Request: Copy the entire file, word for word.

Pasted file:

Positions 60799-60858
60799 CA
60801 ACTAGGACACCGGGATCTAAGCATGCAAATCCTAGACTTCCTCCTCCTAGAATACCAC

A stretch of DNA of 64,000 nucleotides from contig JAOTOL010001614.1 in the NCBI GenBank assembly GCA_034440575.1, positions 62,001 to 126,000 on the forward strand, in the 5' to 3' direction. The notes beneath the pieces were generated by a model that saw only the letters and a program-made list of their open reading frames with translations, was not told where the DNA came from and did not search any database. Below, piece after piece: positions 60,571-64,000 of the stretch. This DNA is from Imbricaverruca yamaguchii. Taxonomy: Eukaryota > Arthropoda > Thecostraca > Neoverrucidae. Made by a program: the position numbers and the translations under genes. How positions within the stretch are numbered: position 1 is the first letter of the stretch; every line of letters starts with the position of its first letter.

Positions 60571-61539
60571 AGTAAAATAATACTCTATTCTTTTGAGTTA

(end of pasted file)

Positions 60799-60858
60799 CA
60801 ACTAGGACACCGGGATCTAAGCATGCAAATCCTAGACTTCCTCCTCCTAGAATACCAC

A stretch of DNA of 64,000 nucleotides from contig JAOTOL010001614.1 in the NCBI GenBank assembly GCA_034440575.1, positions 62,001 to 126,000 on the forward strand, in the 5' to 3' direction. The notes beneath the pieces were generated by a model that saw only the letters and a program-made list of their open reading frames with translations, was not told where the DNA came from and did not search any database. Below, piece after piece: positions 60,571-64,000 of the stretch. This DNA is from Imbricaverruca yamaguchii. Taxonomy: Eukaryota > Arthropoda > Thecostraca > Neoverrucidae. Made by a program: the position numbers and the translations under genes. How positions within the stretch are numbered: position 1 is the first letter of the stretch; every line of letters starts with the position of its first letter.

Positions 60571-61539
60571 AGTAAAATAATACTCTATTCTTTTGAGTTA